How to Help Dyslexic Children in the Classroom
- Mar 25, 2015
Gareth, a 31-year old graphic designer suffered from dyslexia while growing up. “So for example, while I was growing up, it was really hard to tell the difference between the words 'girl' and 'grill' because the 'ir' and the 'l' kind of overlapped in time unless you spoke really slowly. My teachers were always just flabbergasted that I couldn't tell”, he recounts.
To must of us, this is just a simple difference in pronunciation, but for many dyslexic sufferers like Gareth, the letters do this impromptu jingle rendering them at a loss for comprehension. Did you know that 1.2 million children in the UK suffer from dyslexia? Dyslexia is a reading and learning disability that can also affect other areas of a person's life which include memory, focus and organization.
This problem snowballs when reading is thrust into the limelight. The generic system of education leaves little room for teaching a dyslexic child since language, following instructions and memorization form a large part of the entire process. Therefore, it is quite important to develop a learning system that includes dyslexic students and helps them with education.
Dyslexia manifests itself on students differently. Therefore, it is always recommended to try a combination of methods to cater to the various needs of dyslexic children. Here are a few techniques which you can try out in the classroom.
Lesson plan adaptations
It is important to take into consideration the learning material provided to dyslexic children. Text is a distraction. The documents that you provide to dyslexic students should be devoid of unnecessary texts and contain the material needed only. Short sentences and uncomplicated structure are a must-have for such documents.
Illustrations play a significant role for visual learners. The more you employ pictures to explain the lessons, the better. Dyslexic students often find it easier to read diagrams than text. Background color and fonts affect learning as well. You can download specialized fonts like OpenDyslexic for dyslexic children.
The Mind Research Institute in California has come up with a new system of learning for primary children. It involves interactive games and puzzles which help in the learning procedure. This method employs the brain's natural learning mechanism to promote learning among dyslexic children. According to Mathew Peterson, a neuroscientist who founded this institute in 1998, “This game-based format is a way of guiding them along a path, without having to rely on language.” Game-based learning is a great way to communicate with kinesthetic and visual learners and can actually help them in improving memory.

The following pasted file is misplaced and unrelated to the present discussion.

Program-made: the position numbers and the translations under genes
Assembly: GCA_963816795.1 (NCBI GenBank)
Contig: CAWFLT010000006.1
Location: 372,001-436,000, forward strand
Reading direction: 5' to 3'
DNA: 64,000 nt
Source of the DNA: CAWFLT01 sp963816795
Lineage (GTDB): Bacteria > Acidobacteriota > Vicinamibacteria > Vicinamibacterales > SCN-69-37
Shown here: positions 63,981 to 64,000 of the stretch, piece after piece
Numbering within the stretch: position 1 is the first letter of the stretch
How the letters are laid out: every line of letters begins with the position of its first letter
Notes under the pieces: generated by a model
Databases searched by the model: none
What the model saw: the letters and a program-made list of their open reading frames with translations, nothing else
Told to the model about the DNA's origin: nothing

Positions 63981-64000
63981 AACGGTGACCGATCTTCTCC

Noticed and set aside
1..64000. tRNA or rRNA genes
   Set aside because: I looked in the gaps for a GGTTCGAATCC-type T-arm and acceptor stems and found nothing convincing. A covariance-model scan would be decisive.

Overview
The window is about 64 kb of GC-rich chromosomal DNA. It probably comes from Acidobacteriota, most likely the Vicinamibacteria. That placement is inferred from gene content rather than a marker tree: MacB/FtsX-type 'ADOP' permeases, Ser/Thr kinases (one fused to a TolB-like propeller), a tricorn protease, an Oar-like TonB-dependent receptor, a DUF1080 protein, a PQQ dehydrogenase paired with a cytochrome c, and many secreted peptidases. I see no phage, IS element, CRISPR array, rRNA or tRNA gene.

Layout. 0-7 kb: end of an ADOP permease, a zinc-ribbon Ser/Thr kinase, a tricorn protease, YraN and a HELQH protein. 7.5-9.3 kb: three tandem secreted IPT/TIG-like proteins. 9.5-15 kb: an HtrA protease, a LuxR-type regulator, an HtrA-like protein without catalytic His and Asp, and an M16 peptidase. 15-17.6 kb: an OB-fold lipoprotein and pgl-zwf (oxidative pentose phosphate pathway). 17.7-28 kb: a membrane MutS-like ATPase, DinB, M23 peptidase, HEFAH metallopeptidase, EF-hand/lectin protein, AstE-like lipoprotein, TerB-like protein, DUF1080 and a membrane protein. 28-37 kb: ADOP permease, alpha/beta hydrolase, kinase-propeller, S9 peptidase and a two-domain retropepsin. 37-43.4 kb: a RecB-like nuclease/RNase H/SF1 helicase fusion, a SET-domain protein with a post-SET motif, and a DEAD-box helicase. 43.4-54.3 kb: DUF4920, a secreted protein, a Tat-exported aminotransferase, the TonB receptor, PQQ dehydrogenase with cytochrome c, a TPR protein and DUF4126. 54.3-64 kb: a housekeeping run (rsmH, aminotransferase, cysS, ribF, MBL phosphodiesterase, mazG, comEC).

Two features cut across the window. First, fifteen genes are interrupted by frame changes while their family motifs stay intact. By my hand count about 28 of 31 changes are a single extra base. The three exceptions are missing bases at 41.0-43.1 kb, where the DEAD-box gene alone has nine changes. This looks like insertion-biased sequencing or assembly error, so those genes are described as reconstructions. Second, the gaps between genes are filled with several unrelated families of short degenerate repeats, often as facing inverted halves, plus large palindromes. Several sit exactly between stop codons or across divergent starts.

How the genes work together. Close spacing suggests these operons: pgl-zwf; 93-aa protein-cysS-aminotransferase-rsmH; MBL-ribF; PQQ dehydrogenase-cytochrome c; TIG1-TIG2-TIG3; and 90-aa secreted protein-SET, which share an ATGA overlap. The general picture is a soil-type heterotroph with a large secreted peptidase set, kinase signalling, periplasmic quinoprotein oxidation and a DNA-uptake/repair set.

The current education system engages perception of the brain, but fails to implement action. Children learn best when they are put in a situation that encourages learning by doing. This method of hands-on education also involves learning from mistakes, which is quite effective for dyslexic children.
Classroom instructions and assessment
You can follow an instructional method that involves repetition and introduces new words slowly. Never push a dyslexic child to read a book beyond his or her skill or to read aloud in class. You can reserve this as an after-class activity. It is your responsibility to make reading fun.
Instead of long, written assignments, you can turn the assessments into a project. The projects could include colored objects, images, diagrams and so on. Your assessments can revolve around listening, discussing and other activities to help dyslexic students.
Recommended Read: Top iPad apps to aid students with dyslexia
Changes in the physical environment
You can start off by minimizing distraction in the classroom environment and ensuring that your dyslexic students (if any) are seated on the front row. This way they can concentrate more on the lessons. While writing on the board, you can allot a certain area for writing the date and other daily information. Do not forget to space out your writing adequately. If you are using a blackboard, you can consider using a different colored chalk to highlight the important information.
You can keep a digital and an analog clock side by side in the classroom. This will help children tell the time using whichever clock they find easy to decipher. They can also see how the time looks in the other clock as well.
Having said that, you also need to give dyslexic children their own space to let them identify the way that works best for them. Sometimes, this could prove to be an ideal way to find a solution for teaching them.
What other ways would you like to suggest for helping dyslexic children in the classroom? Share those with us in the comments section below.
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